Trout fishing in the Pyrenees


Trout fishing in the Pyrenees

I've always had a hankering to cast a fly into the wild mountain rivers of the Haute Pyrenee. It's this vision I have of fishing a landscape of high craggy bluffs, topped by Cathare fortresses standing guard over rocky domains. The rivers of the Pyrenees can become immense, tumbling through valleys, accumulating tributaries like a Roman Caesar bent on swelling his watery coffers to bursting - the Arriege, the Sarlat, and the mighty Lot and the Garronne, all starting life as a mere snow flake in the high mountain peaks.

The region has a stunning and dramatic landscape with a personality to match. Originally Spanish but ceded to the French in the eleventh century, these cultural influences having absorbed each other in a turbulent history to become a unique and homogenous whole. The Pyrenean chain stretches from the Atlantic to the Mediterranean, and the area I'd elected to fish was the Pyrenee Orientales in the south east corner of France - and when I got there, it was all but too blanking late!

After weeks of researching the net and struggling laboriously through French fishing magazines, I'd failed to register the early closing date of the mountain's premier category rivers - the Trout rivers! I know - it's a page one mistake. But I promise you, I did get everything else right. The rivers are fantastic and multitudinous, as are the Cathare castles - and none more so than the granite walled city of Carcassone. Standing unbelievably intact on a hill in the middle of a vast fertile plain, sandwiched between the Montagne Noir and the Pyrenee, it's not for nothing this medieval immensity is amongst the world's most priceless cultural sites - and one of the many powerful inducements for persuading your family to holiday in this wonderfully fishy region. There's kayaking, white water sports, riding and sailing, and any number of free cultural spectaculars to be enjoyed in the mountain villages and towns. Plus you're within easy reach of the Mediterranean beaches and quaint fishing ports scattering the coast adjacent to the Spanish border. (I hope you're getting the picture here, guys?) But now back to the fishing.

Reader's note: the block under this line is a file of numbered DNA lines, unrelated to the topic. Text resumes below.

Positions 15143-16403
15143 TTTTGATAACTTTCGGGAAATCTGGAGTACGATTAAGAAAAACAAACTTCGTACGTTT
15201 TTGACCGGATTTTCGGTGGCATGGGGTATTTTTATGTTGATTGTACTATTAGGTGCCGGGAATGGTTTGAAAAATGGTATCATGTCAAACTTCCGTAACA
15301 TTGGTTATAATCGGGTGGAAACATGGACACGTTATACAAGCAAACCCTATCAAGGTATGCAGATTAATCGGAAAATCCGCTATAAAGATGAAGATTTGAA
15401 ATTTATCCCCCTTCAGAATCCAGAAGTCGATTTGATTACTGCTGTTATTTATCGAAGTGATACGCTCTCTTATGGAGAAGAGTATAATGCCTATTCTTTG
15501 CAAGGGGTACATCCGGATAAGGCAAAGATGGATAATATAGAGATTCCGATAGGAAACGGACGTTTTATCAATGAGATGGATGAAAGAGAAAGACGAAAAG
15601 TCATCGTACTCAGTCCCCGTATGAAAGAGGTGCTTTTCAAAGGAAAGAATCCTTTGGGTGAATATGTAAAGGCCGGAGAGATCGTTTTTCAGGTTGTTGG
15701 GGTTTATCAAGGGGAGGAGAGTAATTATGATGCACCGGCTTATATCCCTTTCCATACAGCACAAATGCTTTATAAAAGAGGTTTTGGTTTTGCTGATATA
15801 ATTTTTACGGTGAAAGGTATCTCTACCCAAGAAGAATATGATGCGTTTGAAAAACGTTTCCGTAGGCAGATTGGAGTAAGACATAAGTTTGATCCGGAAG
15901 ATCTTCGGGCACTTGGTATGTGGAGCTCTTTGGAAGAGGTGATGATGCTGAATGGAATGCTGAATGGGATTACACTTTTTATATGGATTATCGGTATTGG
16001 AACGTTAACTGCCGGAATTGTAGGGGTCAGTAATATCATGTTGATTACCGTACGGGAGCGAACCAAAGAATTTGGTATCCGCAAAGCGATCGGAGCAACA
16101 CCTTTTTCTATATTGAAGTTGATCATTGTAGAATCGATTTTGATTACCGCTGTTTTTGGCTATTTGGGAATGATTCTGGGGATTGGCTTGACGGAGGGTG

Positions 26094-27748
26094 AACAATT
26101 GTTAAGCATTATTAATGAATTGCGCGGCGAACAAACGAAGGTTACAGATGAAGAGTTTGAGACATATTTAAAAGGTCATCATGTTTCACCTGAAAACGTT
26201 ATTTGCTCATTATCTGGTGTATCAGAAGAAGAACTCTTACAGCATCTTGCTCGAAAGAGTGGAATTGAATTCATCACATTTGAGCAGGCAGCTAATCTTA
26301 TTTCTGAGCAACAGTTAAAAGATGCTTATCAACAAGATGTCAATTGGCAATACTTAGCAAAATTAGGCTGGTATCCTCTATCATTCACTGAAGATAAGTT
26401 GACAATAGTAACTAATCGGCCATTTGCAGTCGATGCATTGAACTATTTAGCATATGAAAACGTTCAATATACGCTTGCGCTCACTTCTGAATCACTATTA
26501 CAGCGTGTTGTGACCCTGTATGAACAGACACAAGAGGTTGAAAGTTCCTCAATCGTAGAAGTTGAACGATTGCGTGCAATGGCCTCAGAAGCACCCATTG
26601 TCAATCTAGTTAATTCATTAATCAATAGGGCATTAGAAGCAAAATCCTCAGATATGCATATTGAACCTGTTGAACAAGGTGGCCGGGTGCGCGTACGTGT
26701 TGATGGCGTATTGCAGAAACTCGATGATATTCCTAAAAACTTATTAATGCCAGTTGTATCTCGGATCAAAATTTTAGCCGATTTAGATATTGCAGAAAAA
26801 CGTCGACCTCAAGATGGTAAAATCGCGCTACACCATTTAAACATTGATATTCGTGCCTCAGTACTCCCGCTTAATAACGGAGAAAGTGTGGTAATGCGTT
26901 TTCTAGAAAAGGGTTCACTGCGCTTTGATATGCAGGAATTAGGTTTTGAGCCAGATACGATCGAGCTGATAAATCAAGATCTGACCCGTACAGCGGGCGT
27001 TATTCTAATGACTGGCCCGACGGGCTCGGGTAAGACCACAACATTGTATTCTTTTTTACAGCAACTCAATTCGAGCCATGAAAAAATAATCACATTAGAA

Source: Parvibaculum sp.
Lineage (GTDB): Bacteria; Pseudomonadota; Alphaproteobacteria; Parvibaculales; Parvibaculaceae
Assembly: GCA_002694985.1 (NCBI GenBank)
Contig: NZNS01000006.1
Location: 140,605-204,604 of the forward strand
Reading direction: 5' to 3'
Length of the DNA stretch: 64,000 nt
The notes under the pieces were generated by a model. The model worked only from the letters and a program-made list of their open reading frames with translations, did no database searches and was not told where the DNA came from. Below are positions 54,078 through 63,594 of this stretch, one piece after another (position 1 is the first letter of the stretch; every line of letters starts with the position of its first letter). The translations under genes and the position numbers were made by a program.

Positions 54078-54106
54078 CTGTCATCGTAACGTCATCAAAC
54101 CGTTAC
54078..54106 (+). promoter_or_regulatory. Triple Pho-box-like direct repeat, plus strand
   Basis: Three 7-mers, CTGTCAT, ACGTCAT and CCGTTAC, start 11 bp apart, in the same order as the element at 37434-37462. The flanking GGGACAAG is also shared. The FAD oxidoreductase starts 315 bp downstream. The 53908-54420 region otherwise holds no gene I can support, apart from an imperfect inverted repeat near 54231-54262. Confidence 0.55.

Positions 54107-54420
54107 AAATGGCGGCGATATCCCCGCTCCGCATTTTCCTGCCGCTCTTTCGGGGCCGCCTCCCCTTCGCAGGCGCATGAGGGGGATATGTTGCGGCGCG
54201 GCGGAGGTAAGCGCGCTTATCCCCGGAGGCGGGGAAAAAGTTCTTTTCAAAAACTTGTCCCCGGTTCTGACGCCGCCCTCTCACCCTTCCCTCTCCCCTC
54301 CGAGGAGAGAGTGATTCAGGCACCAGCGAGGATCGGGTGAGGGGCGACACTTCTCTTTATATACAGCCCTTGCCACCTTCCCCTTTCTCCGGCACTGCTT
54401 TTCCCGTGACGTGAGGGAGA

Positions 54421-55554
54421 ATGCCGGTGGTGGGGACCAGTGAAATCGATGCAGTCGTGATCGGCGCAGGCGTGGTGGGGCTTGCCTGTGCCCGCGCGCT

St Giron, in the region of Arriege: it's an old river town an hour and half's drive south of Carcassone, and we hit it around lunch time in time to see the tail-enders of a cycle race pass over her bridge.

The infallible antenna developed through years of travelling leading us straight to a quayside of canopied restaurants on the banks of the Sarlat. A good start, made even better by the large party of locals dinning alongside our table. It was my wife who spotted their badge of office - the monthly lunch gathering of the region's, 'Gardes du Peche'! What more could a man ask for, than to dine al fresco with a dozen local river experts, willingly imparting wisdom along with their wine? They gave me a copy of the region's 'Guide de Peche', a treasure trove of information about fishing in the Arriege - it's fold out map revealing a lattice work of dozens of fishable category one rivers, along with their altitudes, their associations, rules and regulations, and even the density of species to be found in their waters. But, and it was a horrible but - their season was finishing on the fifteenth of September, just three days away! (unlike my own local waters in Normandy that finished at the end of the month)

Panic!! After a quick reassessment, my wife agreed to reverse our holiday plans. I'd take her straight to the coast for extended bikini time while I returned for a truncated trip to the rivers. And then, if I could drag her away from the sun and Sangria, we'd explore the mountains together on our journey back home. Meanwhile, there was still the River Sarlat; it's fast flowing freestone waters right under the lee of my not inconsiderable nose. I asked one of the Guides for the closest place to cast a fly. He pointed to a spot upstream where glass-sheets of water cascaded a boulder strewn gradient down to our quayside level. "Dessu de la chute" (above the falls) I eyed my wife hopefully, "You can't get much closer than that?" (steeling myself for the long suffering sigh) ... "Well go on then - but only for an hour". Ten minutes later and I was parked by a concrete parapet just above the falls. The river there was broad and calm, of a good even depth and flow, and as clear and as pure as any fly caster could wish. And in the afternoon heat, in the middle of this busy little town, damn me, if there wasn't a pod of Trout rising right in front of my eyes! They were hanging out in the upper reaches of the water taking turn and turn about to snatch at passing flies - good healthy gulps, with sound effects to match.

The smuggler rigged in record time, I was down on the banks in my usual dither about what to be offering them. Settling on my current favourite, a smutty looking cul de canard emerger I gave the line air - but it's gliding drift falling short of their lie. A couple of carefully re-adjusted casts later and my fly was greeted by a white flashing mouth. Unfortunately I was quicker than the Trout - snatching my fly back from the jaws of death. I thought of an old pal's favourite maxim. "Think Jamaican, mon. You gotta be eeeezy". A few more gliding drifts, and I met my next offering with a Bob Marly lift - and game(fish) on - it took off like an exocet! With all that guerrilla training he'd had in the powerful mountain waters, his pound and a half of muscle was honed to a fighting perfection (roll over, Arnie, this terminator's for real) He wriggled and jumped, and plunged for the depths. But I managed to best him, finally sliding the warrior home to shake hands in the shallows.